They say they didn't get into their jobs for money or recognition, but several Hamilton County public school teachers, administrators and support staffers enjoyed the spotlight Monday.
They were honored at the inaugural Excellence in Public Education Awards, sponsored by the Hamilton County Department of Education, the Chattanooga Area Chamber of Commerce and the Chattanooga Times Free Press. The awards highlighted the work of 21 people who work in or support local public schools.
Times Free Press President Jason Taylor said the selection committee was overwhelmed by the community's response to the new program, with more than 500 people nominated by fellow teachers, principals, parents and students.
More than 300 people attended Monday's award ceremony, held at The Chattanoogan hotel.
"I believe today really shows those of us who work every day in our schools the support we have from this community," Hamilton County Schools Superintendent Rick Smith said.
Brainerd High School band teacher Tracey Frazier, who was awarded the Excellence in High School Teaching Award, also was given the Teacher of the Year award. Students, parents and fellow educators credit Frazier for using music to show students a future, while students said Frazier's care goes above and beyond and many view her as a mother figure.
"People that know me know that I love those kids," Frazier said. "I didn't do this to get recognized."
Awards were given in seven categories, including elementary, middle and high school teachers, administration, alumni and community support, but the category for support staff members received the most nominations this year.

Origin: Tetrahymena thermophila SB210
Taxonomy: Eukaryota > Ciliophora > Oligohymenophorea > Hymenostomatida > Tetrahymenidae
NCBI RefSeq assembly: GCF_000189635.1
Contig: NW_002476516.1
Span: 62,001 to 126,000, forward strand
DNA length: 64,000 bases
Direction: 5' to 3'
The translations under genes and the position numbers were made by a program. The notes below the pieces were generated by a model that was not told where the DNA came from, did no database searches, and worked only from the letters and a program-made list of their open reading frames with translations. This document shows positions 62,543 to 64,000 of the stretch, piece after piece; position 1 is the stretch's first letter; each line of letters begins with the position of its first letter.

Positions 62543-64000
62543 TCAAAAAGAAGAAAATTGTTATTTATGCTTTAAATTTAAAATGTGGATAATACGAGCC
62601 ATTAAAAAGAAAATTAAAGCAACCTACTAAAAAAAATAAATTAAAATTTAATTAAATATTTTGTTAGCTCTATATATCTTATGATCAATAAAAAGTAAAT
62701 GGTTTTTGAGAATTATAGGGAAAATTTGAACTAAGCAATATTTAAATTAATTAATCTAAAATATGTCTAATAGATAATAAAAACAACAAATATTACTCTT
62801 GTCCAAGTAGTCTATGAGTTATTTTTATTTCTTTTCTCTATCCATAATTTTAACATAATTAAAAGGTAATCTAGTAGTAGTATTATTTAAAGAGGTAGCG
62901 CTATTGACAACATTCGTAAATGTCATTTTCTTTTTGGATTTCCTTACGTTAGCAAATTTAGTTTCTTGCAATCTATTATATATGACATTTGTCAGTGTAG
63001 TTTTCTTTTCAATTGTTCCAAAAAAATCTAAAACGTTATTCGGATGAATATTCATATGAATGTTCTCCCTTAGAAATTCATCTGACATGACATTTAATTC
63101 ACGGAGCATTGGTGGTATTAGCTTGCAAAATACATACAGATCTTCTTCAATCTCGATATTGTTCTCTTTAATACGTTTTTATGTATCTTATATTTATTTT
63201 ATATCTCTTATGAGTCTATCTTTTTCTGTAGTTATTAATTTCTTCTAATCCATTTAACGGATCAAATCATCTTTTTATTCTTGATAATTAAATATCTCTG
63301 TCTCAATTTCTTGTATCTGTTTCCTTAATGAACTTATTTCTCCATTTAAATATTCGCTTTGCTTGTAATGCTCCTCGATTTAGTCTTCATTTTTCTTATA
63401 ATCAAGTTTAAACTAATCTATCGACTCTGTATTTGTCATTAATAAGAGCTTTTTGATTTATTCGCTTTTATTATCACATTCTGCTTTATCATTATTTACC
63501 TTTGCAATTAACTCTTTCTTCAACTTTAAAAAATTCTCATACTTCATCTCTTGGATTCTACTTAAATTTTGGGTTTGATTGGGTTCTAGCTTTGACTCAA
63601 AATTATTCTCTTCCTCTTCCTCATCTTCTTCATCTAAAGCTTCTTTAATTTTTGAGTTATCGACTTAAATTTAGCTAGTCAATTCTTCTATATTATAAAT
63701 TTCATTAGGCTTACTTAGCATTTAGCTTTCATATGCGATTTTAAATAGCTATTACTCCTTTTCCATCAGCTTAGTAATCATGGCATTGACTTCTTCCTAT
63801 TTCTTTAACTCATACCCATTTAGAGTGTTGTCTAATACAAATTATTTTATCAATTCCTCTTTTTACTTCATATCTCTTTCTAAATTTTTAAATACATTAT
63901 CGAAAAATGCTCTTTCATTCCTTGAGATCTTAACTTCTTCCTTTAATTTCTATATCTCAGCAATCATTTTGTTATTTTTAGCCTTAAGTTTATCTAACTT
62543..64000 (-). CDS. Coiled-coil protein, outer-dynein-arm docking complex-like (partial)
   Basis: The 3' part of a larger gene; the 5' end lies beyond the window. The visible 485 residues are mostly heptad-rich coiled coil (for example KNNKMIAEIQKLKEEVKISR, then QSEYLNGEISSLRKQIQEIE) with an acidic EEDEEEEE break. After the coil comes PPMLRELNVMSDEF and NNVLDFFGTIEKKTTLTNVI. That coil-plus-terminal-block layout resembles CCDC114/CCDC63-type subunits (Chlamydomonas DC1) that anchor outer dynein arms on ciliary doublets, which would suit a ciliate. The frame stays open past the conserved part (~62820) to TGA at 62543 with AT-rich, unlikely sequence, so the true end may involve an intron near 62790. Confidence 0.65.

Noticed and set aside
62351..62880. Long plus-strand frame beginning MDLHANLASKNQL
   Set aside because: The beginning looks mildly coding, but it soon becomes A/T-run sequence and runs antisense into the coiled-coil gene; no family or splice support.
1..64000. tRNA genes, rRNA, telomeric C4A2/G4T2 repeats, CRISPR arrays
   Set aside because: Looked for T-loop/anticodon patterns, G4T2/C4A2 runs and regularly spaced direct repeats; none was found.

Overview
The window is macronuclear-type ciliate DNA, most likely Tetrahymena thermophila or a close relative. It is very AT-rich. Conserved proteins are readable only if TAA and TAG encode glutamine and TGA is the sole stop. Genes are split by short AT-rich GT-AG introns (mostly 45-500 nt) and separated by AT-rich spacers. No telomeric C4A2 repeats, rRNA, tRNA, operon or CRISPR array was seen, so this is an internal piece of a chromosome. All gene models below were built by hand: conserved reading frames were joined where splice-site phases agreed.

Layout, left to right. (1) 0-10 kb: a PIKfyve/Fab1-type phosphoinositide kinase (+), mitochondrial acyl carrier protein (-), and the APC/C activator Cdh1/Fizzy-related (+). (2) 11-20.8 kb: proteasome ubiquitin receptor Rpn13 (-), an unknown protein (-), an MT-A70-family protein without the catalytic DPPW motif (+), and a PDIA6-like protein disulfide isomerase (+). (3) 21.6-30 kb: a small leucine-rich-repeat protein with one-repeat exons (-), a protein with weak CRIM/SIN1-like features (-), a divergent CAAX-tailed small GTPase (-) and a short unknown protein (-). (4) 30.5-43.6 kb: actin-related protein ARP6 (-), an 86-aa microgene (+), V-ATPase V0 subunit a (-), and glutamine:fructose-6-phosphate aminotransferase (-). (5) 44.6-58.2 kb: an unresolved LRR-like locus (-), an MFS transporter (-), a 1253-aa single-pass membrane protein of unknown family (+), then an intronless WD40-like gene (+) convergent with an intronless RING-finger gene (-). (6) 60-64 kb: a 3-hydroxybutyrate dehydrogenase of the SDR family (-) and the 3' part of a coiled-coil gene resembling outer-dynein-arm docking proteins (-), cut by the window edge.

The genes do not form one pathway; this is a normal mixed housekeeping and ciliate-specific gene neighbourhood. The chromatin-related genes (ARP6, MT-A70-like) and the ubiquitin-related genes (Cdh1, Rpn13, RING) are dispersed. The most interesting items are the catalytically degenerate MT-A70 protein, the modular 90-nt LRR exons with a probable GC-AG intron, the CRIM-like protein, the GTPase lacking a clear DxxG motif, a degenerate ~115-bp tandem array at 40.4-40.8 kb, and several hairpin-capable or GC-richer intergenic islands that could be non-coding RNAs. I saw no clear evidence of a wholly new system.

Nolan Elementary School bus driver John Champagne received the honor for going above and beyond his job description. He purchased a larger, better-equipped bus after the Signal Mountain school added another special-needs classroom. Champagne spent his own time and money getting special training to operate the bus' wheelchair lift and he also drives special-needs students on field trips for free.
Champagne said he's honored to work with special-needs students and enjoys having an impact with all students as they come and go to school.
"I'm the first one they see in the morning. And I'm the last one they see in the afternoon," he said. "Whatever impression I make, that's what they're going to take with them."
East Lake Academy Principal LeAndrea Ware, who received an award in the administration category, said teachers, parents and business and community members all should receive credit for the success of a school.
"So often we get so busy we don't take the time to say 'thank you' to those who are in the trenches," she said. "This is not an easy job. But it's the best job in the world."
Kevin rejoined the Times Free Press in August 2011 as the Southeast Tennessee K-12 education reporter. He worked as an intern in 2009, covering the communities of Signal Mountain, Red Bank, Collegedale and Lookout Mountain, Tenn. A native Kansan, Kevin graduated with bachelor's degrees in journalism and sociology from the University of Kansas. After graduating, he worked as an education reporter in Hutchinson, Kan., for a year before coming back to Chattanooga. Honors include a ...